Obscured by Clouds

On a hot and lazy weekend afternoon, a dip in Madeira’s community pool seemed like a winning idea to escape the heat, but to my surprise (and delight), no one else was there to take advantage of the water. Having the pool to myself was a blessing, if only the oncoming clouds that were assembling could keep their distance.

“You’re welcome to join me,” I offered Leah earlier. However, Leah had settled for the comforts of air conditioning and a Kindle moment.

“Y’know, it’s supposed to rain,” she forecasted.

“But it’s a swimming pool, and wet is wet,” I theorized with authority.

The expectation of rain is ever-present during Florida summers, and today was no exception. In the distance, despite the stillness of the air, the clear sky was yielding to a dark mass creeping in my direction and threatening to blanket the sun.

I floated on the water–as if in a trance–listening to the foreboding rumble, and watching the evolving cauliflower clouds occasionally glow with the flickering incandescence of faraway lightning.

In no time, the war clouds were upon me, but the sun would not surrender gently.

clouds and treetops

I cursed my misfortune for not having my camera with me as the billowing thunderhead gradually edged out the sun–it’s luminescence taking on an eerie beauty.

cloudy but colorful

However, my Samsung Galaxy was with me and it would have to suffice.

colors behind the clouds (2)

While it wasn’t my first choice for resolution, the camera phone adeptly managed to capture the nuance of color radiating beyond concealment…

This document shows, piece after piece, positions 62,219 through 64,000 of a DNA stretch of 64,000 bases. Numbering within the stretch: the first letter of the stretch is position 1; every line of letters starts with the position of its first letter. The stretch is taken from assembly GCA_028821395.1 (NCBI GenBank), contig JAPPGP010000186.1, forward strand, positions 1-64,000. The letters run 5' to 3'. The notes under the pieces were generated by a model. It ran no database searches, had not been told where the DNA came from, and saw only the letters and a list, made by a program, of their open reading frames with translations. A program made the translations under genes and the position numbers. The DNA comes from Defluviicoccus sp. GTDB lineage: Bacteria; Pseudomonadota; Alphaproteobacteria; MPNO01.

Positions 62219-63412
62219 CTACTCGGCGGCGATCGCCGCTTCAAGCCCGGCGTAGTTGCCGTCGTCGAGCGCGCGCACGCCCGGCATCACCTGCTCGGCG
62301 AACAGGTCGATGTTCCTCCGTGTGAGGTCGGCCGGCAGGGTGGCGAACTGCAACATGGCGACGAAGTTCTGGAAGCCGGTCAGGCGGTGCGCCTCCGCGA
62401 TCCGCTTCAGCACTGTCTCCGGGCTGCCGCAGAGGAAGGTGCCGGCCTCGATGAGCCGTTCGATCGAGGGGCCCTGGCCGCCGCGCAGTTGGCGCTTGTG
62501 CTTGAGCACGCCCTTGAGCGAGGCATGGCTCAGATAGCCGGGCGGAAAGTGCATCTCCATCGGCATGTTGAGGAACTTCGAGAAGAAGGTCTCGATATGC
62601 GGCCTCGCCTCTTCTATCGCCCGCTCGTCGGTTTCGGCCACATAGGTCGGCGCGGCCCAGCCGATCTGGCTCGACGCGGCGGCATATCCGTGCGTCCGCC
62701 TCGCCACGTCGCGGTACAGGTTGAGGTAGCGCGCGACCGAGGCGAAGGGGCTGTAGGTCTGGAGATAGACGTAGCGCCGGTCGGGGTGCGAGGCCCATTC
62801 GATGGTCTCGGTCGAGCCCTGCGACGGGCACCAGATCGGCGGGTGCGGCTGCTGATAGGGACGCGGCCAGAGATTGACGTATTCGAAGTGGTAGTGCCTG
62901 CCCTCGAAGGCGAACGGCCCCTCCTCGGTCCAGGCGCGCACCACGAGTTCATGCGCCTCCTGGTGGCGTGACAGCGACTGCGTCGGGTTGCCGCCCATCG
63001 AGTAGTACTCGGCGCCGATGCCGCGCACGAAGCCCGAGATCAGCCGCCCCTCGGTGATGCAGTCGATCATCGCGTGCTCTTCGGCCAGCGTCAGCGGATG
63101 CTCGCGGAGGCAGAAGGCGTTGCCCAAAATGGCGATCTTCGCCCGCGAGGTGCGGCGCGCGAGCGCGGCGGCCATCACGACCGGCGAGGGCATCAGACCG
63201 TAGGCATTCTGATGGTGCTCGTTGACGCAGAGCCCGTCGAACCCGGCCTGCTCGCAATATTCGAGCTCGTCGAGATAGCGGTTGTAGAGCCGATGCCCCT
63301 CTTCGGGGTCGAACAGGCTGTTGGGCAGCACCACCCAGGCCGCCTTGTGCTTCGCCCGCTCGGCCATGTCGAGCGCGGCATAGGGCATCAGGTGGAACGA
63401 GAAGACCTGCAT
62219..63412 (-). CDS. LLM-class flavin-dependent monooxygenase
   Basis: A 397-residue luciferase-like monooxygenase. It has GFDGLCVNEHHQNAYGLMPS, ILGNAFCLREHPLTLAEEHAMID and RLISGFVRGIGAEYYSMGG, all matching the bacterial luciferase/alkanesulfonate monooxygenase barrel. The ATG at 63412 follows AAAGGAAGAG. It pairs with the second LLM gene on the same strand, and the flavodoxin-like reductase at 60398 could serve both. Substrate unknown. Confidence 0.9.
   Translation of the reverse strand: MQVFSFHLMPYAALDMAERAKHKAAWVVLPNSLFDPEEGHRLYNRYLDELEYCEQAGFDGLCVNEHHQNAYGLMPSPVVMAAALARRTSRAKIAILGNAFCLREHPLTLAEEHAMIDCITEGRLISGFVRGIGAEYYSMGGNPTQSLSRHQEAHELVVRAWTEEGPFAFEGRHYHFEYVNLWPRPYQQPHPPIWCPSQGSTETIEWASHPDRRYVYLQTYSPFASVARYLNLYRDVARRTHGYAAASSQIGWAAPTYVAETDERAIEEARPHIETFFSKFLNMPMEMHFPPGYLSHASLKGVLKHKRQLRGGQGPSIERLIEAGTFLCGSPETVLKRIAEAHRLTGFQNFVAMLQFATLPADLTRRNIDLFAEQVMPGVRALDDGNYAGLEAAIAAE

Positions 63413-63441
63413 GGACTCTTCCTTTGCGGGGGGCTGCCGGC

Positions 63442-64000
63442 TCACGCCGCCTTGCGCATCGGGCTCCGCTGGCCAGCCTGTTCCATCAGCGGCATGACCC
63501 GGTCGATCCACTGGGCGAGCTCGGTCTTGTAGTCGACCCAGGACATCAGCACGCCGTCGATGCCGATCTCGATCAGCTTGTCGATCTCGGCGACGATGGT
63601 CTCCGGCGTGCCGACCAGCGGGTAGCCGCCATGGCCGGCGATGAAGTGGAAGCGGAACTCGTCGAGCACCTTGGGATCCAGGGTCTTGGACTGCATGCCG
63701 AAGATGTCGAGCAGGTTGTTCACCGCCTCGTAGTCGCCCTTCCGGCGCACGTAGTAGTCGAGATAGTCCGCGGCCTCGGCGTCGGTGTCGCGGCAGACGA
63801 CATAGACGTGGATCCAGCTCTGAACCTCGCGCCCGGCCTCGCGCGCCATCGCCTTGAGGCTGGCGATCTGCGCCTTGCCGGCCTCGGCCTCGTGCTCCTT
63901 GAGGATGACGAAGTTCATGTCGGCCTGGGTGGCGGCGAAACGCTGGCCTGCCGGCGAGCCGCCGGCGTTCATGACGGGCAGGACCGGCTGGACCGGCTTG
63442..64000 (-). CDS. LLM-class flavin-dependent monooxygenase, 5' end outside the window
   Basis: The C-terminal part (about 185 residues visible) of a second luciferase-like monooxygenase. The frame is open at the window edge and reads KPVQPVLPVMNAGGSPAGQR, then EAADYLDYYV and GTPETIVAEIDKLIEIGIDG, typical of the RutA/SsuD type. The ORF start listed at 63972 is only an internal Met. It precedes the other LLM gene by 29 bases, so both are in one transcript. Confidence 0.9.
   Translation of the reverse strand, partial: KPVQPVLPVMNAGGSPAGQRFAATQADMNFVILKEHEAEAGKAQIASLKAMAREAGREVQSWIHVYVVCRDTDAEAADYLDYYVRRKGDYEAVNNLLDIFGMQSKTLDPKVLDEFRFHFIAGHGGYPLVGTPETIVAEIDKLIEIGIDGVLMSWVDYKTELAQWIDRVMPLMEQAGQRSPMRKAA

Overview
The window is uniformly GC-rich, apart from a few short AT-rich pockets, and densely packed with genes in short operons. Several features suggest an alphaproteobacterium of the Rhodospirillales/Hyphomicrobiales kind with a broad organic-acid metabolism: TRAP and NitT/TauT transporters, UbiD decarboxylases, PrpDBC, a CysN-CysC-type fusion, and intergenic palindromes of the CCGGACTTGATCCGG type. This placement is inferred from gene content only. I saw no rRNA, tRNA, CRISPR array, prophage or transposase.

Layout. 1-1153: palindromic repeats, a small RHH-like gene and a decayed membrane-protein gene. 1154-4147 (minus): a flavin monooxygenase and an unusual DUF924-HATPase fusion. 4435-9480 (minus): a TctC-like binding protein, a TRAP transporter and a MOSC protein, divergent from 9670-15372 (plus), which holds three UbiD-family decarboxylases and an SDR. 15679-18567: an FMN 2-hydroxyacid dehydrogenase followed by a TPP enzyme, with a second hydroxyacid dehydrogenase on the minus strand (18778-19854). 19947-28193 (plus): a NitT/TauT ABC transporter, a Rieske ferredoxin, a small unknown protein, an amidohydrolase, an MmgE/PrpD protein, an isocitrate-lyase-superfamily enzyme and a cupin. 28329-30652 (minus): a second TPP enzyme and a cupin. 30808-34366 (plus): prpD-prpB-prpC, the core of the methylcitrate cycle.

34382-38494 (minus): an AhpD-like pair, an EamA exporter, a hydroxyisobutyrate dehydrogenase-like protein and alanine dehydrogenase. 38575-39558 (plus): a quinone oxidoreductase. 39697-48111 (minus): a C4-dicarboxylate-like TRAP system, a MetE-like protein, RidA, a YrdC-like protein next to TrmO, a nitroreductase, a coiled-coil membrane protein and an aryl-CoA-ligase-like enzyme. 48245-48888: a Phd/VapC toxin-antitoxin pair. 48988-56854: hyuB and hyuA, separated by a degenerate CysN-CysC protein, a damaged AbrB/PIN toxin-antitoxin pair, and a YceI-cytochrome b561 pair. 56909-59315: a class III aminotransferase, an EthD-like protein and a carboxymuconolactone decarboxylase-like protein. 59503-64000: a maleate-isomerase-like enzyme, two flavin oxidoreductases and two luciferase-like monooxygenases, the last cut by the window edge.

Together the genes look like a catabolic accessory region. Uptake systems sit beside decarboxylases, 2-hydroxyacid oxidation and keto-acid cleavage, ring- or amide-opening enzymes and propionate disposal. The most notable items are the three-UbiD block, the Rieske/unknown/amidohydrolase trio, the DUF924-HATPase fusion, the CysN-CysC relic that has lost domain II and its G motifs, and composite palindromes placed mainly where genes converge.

obscured by clouds

until the sun was vanquished and the rainbow had retreated.

Once I managed to locate and retrieve the files uploaded to Google cloud storage, the captured skyscapes were no longer obscured by clouds.

Tightening My Bible Belt

If the idiom “raining cats and dogs” refers to heavy rain, then we drove through a storm front this morning on our way to Montgomery, AL that must qualify as “cougars and dingoes”.

So violent was the weather–bringing bouts of apocalyptic lightening and cataclysmic road floods–that I celebrated the opportunity to pull into a rest stop for 10 minutes just to catch my breath and clear my head. Texted news reports of tornadoes across Alabama border states kept us on high alert. Continuing south, the punishing winds played havoc with the Airstream, despite its aerodynamics. Keeping it centered between the lane lines had to be as challenging as today’s Supreme Court confirmation of Neil Gorsuch.

This is not the game plan we had prepared for yesterday. The Airstream was all hooked up and ready to roll from the night before. Our easy and early departure from Talladega was intended to give us a head start in advance of the storm, so that our arrival at Gunter Hill Park would coincide with the worst of the weather. But as my late Grandma Straws was so fond of saying in her heavy Slavic accent, “You kenen nit makhn a contract miten de veter.”¹

What a relief it was when the squall finally weakened as we exited the highway and turned onto Old Selma Rd. in search of our campground that I may have muttered a “Hallelujah”. If we were grateful to God for arriving without incident, there was no shortage of venues to Praise the Lord. It turns out that eight different churches lined the five-mile route–all of them captured below.Church2.jpgchurch3.jpgchurch4.jpgchurch5.jpgchurch6.jpgchurch7.jpgchurch8.jpgchurch1.jpgIf salvation is part of your endgame, it seems that Old Selma Rd. is one of the most God-fearing stretches of asphalt in all of Montgomery, and the place I know where you should go, to save lives lost at any cost.

Or at the very least, buy a bag of boiled peanuts and shelled pecans from the roadside vender who looks as old as Moses.

¹Translation: “You can’t make a contract with the weather.”